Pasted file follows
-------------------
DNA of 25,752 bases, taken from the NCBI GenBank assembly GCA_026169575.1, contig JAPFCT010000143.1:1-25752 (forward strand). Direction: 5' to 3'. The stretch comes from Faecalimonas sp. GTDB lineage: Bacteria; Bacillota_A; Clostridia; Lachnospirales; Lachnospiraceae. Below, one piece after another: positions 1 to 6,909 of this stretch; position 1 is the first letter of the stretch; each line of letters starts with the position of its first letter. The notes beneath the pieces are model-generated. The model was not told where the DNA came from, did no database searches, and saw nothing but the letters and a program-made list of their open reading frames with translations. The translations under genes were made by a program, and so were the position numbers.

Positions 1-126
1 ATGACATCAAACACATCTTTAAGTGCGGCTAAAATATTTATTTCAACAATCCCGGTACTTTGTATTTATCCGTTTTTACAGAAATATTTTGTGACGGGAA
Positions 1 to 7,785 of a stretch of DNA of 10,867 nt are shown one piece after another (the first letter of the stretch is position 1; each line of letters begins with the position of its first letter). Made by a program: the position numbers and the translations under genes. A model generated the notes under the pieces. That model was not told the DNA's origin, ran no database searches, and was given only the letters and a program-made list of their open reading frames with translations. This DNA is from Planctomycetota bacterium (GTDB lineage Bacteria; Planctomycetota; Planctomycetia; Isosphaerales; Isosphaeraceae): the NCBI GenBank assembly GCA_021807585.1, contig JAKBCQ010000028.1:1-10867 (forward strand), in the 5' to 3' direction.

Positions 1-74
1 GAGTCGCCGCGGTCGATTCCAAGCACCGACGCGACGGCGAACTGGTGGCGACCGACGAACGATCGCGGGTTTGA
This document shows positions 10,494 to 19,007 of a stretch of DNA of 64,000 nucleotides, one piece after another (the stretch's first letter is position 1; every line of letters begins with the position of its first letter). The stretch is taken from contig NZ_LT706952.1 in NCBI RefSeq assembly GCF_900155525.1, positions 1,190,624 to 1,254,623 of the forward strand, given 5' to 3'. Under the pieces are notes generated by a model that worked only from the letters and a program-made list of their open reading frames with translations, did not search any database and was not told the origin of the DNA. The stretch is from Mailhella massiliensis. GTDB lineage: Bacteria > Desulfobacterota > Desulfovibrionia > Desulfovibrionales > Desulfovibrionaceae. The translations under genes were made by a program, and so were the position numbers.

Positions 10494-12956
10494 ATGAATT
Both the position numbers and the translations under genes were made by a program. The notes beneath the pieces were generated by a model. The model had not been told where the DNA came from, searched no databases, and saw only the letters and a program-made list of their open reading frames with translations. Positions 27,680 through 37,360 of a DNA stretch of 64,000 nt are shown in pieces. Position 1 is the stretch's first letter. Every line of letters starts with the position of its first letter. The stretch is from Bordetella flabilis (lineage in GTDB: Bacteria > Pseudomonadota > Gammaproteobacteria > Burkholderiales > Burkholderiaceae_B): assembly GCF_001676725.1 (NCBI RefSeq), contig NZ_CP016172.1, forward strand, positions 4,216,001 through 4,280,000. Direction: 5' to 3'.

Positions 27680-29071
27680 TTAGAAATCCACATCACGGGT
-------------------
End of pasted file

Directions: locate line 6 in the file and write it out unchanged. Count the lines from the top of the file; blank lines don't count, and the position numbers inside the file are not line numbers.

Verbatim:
1 GAGTCGCCGCGGTCGATTCCAAGCACCGACGCGACGGCGAACTGGTGGCGACCGACGAACGATCGCGGGTTTGA